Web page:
After journalist Andrey Schkolni leaves his job at The Leninist, the state-supported – and state-censored – regional paper in Uljanovsk, Russia, he and his wife, Marina, decide to start their own newspaper. The couple takes on local apathy, isolationism, criticism, and ridicule; they are determined to serve the local population, located over 550 miles from Moscow in a largely rural, often snowbound area. Week after week, everything from writing and researching the articles to designing the layout takes place in their small home. They even work to distribute the paper – which they name Our Newspaper – with their tiny family car.
Slowly Andrey's doggedly reported local news and Marina's horoscopes and home remedies begin to catch on. When Our Newspaper's circulation and size climbs to 7,000 weekly readers and eight pages, it begins to pose real competition to the four-page Leninist. Finally, the isolated population can read their own news: instead of "articles" about far-off cities, golden harvests, and unrealizable state projects, Our Newspaper reports on an impoverished village without running water for three months and profiles a courageous local doctor who makes house calls her bicycle despite freezing temperatures.
Andrey and Marina's light-hearted local news gathering quickly gathers gravity, however ... until it eventually puts its creators in danger. The issues facing the once prosperous but now economically depressed region are very serious. Despite his best efforts to protect himself and his wife, Andrey's reporting begins to implicate corrupt local corporations and political officials and raise thorny questions of journalistic and business ethics.
Juxtaposing small, personal stories against the background of contemporary Russian history, OUR NEWSPAPER creates a portrait of personal integrity and bravery under increasingly desperate circumstances. The award-winning Dutch director Eline Flipse (Broken Silence, Albanian Stories) paints subtle portraits of her film's powerful personalities with warmth, humor and complexity that will stay with you long after the film ends; it is an unforgettable illustration of modern Russia and the vital role of journalism in an emerging democracy.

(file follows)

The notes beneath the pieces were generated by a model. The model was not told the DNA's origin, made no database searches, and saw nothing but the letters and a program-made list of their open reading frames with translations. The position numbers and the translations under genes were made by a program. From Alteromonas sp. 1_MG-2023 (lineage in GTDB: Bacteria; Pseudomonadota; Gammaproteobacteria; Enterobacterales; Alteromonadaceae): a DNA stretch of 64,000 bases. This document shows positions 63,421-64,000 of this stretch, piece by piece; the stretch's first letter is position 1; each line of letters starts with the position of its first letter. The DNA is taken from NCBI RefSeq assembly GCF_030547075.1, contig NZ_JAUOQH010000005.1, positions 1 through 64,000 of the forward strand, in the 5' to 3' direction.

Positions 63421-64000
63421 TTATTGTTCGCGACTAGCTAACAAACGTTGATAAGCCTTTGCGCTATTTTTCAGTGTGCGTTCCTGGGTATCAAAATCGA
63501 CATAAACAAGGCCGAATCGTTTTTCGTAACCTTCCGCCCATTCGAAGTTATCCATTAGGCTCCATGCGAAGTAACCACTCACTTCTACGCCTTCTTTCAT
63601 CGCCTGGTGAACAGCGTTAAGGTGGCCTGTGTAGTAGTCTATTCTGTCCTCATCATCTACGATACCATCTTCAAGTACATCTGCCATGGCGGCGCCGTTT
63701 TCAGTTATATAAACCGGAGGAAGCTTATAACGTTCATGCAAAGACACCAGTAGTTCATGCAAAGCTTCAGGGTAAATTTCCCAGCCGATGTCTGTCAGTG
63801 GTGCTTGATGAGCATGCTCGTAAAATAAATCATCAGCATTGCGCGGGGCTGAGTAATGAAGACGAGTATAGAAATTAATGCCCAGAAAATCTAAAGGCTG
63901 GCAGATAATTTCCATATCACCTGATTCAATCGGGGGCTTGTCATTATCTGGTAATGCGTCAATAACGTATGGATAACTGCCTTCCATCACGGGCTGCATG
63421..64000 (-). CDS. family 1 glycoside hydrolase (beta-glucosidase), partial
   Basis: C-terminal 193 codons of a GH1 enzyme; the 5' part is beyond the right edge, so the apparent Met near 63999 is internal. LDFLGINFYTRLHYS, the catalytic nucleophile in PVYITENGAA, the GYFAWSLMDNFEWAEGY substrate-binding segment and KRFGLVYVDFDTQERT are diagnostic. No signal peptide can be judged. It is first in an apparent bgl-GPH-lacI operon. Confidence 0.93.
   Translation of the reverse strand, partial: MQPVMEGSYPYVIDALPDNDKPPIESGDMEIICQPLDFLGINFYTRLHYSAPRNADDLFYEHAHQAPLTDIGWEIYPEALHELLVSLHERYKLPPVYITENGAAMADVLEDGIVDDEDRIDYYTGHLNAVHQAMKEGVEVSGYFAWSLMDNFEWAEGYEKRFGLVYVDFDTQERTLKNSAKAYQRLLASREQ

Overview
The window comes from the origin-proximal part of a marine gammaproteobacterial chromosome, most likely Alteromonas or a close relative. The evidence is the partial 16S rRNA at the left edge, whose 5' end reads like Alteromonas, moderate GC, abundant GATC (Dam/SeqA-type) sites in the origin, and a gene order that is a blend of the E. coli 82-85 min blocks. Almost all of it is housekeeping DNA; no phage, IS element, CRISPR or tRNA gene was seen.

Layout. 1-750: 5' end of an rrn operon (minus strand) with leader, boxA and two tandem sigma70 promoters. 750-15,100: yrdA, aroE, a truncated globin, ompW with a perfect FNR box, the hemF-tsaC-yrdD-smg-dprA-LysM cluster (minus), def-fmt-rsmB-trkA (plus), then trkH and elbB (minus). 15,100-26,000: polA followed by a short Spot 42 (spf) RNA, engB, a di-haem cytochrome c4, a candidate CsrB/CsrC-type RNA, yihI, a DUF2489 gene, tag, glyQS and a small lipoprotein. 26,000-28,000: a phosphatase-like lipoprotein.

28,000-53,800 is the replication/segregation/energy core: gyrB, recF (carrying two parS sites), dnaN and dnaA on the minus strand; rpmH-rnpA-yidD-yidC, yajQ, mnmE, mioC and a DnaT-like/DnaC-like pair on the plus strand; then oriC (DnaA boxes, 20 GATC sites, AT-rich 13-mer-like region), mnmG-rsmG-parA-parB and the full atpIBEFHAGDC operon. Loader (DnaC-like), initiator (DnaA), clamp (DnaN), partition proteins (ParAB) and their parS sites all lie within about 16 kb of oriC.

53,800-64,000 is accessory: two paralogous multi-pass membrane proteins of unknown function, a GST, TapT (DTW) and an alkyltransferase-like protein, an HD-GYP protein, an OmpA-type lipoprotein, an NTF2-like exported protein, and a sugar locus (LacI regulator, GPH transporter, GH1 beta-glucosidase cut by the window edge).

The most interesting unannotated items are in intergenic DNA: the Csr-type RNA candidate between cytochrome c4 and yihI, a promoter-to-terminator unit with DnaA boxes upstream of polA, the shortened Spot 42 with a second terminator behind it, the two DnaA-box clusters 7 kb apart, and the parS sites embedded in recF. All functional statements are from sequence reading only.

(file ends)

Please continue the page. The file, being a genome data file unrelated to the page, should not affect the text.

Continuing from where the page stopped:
"Flipse's film reminds us of the importance of local journalism in general, but particularly in a political environment such as that of present-day Russia, where democratic culture and the journalism that necessarily accompanies it are fragile." —Brian McNair, Journalism Practice
Winner, Best Mid-length Documentary, 2011 HotDocs
Official Selection, 2011 Krakow Film Festival
Official Selection, 2011 Rotterdam International Film Festival
"Highly Recommended...In addition to discussing the challenges of “Our Newspaper,” the documentary conveys the isolation and remoteness of the place—frozen both metaphorically in Soviet time and literally in Russia’s far north. It is a window into Russian provincial life in the 21st century—such a contrast to the wealthy cosmopolitan centers of Moscow and St. Petersburg." —Educational Media Reviews Online
"Wonderful to watch, the film is also sociologically insightful and politically revealing, and for this reason it can be usefully shown in any course that grapples with the post-Soviet landscape." —Slavic Review
"The editing and score wonderfully compliment the overarchring theme of storytelling." —Canculture
"A gentle and sensitive look at life and the difficult survival of independent journalism in provincial Russia...The best thing about Eline Flipse’s film is that it isn’t just about the struggle of individual against the state, or the repression of free speech (although it is about that too), but the fact that she puts all of this in the context of everyday existence, and by that avoids oversimplification and black or white discourse." —Kinobuff